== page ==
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One of the shortest—but most impactful hikes—at Big Bend is the trail to the Window. Rocks frame a overlook providing an epic view of the desert landscape. It's a great photo op and an easy trail to hike. Consider going during sunrise or sunset, when soft, colorful light paints the desert in stunning beauty.

The hike to Balanced Rock is relatively easy, although there is some rock scrambling towards the end. The payoff is incredible. You get views of the surreal landscape, dotted with strange rock formations, including a massive balanced rock. Best taken in the morning or late afternoon since there's little shade, this hike is good for kids and adults alike.

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The best representation of Marfa's quirky culture is Prada Marfa. What looks like an abandoned Prada store in the middle of nowhere is actually a strange art installation that has intrigued many. It's a must-see photo op.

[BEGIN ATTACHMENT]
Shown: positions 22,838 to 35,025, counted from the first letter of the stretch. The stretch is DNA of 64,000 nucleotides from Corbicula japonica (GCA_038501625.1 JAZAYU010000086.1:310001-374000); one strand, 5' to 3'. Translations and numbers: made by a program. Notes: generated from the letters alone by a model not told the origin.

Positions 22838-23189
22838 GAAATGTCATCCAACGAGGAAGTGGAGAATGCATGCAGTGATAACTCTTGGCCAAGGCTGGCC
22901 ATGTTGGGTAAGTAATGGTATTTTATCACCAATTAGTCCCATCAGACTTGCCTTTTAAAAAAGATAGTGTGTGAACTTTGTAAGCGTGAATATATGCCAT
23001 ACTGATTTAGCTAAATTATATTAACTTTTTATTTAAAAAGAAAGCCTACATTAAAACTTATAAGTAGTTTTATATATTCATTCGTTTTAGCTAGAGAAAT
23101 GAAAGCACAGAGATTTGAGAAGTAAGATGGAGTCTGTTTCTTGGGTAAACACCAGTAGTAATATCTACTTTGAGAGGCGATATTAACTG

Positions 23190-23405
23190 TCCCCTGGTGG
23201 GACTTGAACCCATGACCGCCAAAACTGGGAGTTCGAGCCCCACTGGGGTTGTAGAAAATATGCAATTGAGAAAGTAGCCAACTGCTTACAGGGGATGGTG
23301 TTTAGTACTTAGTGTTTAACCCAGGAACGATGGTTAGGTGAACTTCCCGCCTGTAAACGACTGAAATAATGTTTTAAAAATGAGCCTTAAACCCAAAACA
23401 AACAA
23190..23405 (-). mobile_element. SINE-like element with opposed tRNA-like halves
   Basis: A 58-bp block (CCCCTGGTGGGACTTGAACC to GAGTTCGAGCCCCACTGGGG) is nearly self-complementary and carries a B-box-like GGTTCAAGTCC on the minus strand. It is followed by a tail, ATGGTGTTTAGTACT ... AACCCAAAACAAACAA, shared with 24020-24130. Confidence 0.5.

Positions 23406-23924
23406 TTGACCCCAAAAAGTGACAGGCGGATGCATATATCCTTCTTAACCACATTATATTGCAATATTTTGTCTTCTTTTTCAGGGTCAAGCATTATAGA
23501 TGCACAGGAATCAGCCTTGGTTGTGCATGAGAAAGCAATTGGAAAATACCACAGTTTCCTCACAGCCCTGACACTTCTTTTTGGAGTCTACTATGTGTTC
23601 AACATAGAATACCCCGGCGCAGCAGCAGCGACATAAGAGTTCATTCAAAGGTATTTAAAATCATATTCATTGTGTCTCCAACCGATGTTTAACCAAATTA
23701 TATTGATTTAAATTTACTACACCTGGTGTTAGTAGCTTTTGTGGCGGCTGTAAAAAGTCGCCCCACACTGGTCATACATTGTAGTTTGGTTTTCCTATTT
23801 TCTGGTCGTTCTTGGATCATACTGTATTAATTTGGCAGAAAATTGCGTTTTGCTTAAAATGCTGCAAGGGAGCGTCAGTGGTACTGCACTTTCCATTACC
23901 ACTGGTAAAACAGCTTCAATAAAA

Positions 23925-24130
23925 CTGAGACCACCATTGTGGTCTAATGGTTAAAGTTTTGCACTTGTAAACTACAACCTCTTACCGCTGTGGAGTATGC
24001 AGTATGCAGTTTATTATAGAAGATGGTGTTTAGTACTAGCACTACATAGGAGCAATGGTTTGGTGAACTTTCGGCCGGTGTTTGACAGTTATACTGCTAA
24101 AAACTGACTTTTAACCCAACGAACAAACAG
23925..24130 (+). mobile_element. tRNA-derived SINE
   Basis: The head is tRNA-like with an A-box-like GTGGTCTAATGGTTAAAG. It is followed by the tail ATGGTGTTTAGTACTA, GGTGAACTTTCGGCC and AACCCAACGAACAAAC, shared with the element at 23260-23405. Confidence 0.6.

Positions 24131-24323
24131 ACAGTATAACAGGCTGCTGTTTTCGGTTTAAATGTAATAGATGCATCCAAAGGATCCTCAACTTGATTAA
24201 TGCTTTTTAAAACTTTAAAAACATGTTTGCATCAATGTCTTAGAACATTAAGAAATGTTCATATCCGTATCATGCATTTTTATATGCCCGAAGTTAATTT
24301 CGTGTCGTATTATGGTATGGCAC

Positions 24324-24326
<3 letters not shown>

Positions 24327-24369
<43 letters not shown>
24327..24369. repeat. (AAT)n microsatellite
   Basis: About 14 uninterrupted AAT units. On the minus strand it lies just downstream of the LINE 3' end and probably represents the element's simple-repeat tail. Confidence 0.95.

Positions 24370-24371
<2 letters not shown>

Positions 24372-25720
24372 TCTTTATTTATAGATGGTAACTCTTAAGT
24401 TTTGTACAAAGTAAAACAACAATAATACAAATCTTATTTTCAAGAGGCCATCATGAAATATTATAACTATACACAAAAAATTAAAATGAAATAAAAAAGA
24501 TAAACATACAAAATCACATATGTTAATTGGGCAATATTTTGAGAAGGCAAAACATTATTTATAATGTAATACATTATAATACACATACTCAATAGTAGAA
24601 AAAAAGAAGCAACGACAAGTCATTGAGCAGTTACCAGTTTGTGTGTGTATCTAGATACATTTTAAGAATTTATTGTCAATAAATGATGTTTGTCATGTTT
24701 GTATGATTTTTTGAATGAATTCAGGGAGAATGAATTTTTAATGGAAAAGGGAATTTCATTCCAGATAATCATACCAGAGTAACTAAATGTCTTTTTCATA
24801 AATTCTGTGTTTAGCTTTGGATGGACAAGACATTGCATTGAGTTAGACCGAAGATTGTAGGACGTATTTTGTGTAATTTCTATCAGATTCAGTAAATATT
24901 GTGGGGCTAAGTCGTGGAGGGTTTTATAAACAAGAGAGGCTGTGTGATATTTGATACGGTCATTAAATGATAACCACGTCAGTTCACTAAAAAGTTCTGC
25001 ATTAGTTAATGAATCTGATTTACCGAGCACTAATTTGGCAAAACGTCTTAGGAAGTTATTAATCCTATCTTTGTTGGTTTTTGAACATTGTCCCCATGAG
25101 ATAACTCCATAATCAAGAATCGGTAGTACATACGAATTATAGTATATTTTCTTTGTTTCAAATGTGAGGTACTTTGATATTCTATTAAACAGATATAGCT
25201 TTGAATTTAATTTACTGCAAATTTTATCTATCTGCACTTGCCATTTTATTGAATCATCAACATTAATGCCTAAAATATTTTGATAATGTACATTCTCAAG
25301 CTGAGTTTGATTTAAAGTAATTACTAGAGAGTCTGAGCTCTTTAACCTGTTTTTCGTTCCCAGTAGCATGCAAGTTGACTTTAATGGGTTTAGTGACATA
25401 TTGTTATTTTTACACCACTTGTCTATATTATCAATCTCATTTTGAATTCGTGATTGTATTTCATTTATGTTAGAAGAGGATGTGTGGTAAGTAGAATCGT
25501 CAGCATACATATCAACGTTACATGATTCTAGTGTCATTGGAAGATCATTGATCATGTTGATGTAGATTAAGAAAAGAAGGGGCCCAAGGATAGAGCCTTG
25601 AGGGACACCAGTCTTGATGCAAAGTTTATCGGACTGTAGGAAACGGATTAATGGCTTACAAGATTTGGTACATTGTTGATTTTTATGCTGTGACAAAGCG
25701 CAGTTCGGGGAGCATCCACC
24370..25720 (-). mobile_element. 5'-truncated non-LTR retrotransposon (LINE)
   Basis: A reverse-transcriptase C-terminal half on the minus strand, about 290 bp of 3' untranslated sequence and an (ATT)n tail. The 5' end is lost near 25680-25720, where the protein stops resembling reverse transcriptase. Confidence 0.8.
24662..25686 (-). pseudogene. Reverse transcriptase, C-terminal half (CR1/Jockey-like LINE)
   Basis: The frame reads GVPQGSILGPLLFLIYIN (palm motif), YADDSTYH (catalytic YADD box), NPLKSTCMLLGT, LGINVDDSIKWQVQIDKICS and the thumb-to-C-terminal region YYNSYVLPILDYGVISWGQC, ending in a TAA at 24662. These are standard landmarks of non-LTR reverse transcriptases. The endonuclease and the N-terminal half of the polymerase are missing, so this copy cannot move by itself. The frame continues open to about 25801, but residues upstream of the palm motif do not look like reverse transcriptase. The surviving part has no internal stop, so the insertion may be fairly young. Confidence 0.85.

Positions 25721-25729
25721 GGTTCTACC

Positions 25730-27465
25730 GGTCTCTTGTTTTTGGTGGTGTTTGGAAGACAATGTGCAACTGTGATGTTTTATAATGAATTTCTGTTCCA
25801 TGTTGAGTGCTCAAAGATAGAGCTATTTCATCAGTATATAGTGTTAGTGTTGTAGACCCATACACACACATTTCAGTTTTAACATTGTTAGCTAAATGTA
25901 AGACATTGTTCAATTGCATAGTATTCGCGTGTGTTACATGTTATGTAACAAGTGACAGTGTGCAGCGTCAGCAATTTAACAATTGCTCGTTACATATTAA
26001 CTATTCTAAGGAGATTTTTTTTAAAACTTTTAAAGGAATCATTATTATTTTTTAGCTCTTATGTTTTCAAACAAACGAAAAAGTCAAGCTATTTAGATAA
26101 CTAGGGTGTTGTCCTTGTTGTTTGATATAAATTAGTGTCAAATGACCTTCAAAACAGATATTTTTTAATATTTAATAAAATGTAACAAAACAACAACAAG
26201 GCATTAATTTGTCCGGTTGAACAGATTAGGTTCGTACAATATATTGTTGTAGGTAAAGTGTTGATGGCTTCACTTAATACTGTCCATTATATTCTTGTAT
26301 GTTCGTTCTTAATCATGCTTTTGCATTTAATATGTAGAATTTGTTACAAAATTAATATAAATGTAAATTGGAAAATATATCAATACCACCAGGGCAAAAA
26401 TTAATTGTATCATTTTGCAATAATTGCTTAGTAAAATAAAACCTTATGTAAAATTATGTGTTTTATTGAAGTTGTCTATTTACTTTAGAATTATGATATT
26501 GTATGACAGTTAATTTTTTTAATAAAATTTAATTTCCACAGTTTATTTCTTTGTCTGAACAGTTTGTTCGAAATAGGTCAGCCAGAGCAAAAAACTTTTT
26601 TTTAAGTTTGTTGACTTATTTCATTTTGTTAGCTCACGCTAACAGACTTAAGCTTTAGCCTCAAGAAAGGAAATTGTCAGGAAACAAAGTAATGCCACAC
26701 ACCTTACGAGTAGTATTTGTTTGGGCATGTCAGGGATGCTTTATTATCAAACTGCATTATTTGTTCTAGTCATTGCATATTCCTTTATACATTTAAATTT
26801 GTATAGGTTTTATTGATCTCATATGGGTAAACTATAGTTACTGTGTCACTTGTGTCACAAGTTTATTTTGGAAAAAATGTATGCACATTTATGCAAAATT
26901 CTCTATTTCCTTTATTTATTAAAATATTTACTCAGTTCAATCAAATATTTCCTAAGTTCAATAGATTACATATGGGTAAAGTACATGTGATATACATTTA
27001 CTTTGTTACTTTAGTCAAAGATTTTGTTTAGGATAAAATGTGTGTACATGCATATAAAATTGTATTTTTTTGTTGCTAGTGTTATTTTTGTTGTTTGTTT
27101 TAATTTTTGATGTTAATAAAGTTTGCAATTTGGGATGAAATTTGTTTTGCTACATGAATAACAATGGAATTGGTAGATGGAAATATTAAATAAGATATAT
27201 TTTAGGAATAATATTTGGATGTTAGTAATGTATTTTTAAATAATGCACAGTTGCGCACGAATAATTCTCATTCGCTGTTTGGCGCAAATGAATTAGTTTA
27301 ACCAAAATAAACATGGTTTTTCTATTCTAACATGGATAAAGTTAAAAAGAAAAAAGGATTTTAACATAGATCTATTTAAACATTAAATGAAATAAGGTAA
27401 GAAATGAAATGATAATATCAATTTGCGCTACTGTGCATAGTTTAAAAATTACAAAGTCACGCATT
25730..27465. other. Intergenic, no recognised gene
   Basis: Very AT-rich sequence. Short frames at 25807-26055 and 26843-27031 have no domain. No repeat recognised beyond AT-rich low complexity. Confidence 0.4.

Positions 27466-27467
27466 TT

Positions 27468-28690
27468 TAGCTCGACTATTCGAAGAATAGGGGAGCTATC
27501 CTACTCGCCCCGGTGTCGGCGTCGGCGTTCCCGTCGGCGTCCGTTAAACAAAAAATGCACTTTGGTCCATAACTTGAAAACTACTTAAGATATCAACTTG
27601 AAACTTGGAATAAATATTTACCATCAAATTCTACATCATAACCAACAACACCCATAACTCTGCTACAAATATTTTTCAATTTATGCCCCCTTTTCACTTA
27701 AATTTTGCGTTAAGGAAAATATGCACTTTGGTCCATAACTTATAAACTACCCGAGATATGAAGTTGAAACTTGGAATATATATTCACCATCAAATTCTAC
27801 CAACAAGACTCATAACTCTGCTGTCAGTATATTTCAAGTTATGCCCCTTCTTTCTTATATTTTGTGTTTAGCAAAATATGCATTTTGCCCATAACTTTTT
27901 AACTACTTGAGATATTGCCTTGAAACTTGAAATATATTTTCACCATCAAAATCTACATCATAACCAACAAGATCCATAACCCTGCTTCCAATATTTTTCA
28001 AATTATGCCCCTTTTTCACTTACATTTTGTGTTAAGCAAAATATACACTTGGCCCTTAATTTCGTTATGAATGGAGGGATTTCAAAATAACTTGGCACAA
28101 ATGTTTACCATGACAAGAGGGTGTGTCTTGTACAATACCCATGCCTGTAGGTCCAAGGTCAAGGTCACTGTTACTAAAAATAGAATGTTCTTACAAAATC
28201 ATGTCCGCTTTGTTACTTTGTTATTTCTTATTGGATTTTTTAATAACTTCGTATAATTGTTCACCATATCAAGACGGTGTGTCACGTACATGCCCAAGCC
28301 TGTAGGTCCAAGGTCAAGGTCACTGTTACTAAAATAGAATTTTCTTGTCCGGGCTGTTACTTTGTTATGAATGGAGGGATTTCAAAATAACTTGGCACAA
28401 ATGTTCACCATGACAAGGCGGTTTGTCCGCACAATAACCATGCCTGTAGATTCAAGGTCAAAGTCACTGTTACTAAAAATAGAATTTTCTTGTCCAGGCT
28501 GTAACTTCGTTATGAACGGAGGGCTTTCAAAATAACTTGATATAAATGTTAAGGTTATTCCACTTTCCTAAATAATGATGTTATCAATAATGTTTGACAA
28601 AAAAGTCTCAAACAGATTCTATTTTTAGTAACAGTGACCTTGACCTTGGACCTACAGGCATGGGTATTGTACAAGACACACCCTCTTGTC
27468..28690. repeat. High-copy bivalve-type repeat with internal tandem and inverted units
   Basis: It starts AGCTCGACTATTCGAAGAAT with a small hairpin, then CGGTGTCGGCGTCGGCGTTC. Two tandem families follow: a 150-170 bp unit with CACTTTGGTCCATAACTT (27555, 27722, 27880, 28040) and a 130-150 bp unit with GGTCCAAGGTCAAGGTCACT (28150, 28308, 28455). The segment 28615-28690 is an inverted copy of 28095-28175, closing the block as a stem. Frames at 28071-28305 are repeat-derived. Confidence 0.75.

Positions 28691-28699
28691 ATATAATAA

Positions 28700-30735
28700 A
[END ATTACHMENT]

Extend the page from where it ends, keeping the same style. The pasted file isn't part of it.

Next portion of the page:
Santa Elena Canyon

For kayakers, Santa Elena Canyon is another must. This spot is popular with paddlers looking to spend time exploring the river as it winds through the canyon, with its incredibly huge 1,500 foot walls. You can also paddle upstream to Fern Canyon and then float back to the put-in for a day trip.

Cattail Falls

The lush greenery around Cattail Falls is quite a contrast to the desert landscapes of Big Bend. It's a little tricky to find this hidden oasis, but if you do, you'll likely feel a mixture of triumph and delight.

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The best time of year to visit Big Bend National Park is the spring or the fall. The desert is a land of extremes: Summer brings heat that often reaches 100 degrees, and winter brings snow and temperatures that dip into the 30s. That being said, Big Bend is absolutely worth visiting any time of year, as long as you come prepared.